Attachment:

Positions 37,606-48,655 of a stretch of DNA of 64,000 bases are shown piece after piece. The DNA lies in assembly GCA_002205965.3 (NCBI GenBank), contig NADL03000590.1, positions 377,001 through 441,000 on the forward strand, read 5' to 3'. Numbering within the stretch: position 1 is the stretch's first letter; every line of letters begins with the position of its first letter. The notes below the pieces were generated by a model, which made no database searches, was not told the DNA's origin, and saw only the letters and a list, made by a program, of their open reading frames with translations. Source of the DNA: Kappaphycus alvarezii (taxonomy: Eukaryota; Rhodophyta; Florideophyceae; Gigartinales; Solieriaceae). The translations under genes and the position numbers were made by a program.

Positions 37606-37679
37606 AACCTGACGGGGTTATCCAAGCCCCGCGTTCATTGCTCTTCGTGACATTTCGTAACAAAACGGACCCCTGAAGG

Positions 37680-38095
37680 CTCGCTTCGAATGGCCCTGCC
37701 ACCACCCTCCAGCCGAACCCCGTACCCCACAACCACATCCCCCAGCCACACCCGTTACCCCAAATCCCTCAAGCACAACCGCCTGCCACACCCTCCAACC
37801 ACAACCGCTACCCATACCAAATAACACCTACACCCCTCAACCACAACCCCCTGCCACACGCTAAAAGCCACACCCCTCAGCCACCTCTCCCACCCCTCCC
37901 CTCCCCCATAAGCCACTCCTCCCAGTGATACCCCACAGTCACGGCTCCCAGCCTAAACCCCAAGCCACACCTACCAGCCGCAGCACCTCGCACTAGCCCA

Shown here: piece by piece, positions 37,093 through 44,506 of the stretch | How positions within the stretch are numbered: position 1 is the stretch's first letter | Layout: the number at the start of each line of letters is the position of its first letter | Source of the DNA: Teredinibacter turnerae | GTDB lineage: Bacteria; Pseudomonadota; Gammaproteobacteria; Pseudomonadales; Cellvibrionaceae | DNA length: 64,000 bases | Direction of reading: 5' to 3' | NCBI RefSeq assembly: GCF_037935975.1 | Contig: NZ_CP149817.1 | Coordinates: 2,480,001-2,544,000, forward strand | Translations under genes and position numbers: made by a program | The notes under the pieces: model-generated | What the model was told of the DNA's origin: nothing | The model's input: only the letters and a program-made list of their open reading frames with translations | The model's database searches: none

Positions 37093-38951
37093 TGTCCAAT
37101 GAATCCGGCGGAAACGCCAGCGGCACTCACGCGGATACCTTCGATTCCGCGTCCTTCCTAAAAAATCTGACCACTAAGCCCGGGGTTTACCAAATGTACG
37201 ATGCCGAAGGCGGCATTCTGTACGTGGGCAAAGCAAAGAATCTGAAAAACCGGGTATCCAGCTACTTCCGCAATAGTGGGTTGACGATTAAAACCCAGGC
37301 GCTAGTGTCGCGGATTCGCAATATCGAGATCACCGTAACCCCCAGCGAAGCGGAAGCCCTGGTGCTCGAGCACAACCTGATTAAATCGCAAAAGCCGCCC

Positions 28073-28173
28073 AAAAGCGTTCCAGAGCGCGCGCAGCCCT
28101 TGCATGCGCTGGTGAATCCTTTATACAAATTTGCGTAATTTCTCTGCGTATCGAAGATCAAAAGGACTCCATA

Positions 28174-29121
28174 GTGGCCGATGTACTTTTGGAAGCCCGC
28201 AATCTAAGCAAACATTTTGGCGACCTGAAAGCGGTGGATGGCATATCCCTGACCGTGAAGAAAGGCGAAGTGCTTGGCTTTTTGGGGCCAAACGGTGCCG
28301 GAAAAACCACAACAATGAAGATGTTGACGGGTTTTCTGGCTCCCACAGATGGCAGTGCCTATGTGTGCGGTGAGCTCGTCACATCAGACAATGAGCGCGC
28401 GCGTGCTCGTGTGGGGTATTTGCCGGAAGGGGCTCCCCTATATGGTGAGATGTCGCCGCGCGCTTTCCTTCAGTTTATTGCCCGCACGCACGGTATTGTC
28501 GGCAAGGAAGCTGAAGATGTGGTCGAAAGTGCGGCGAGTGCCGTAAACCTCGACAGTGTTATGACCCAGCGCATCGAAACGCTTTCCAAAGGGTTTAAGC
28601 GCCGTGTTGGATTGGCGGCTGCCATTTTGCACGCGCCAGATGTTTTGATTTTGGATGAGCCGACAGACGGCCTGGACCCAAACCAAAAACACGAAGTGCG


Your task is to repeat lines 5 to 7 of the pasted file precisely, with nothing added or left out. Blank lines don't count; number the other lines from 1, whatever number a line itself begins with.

37680 CTCGCTTCGAATGGCCCTGCC
37701 ACCACCCTCCAGCCGAACCCCGTACCCCACAACCACATCCCCCAGCCACACCCGTTACCCCAAATCCCTCAAGCACAACCGCCTGCCACACCCTCCAACC
37801 ACAACCGCTACCCATACCAAATAACACCTACACCCCTCAACCACAACCCCCTGCCACACGCTAAAAGCCACACCCCTCAGCCACCTCTCCCACCCCTCCC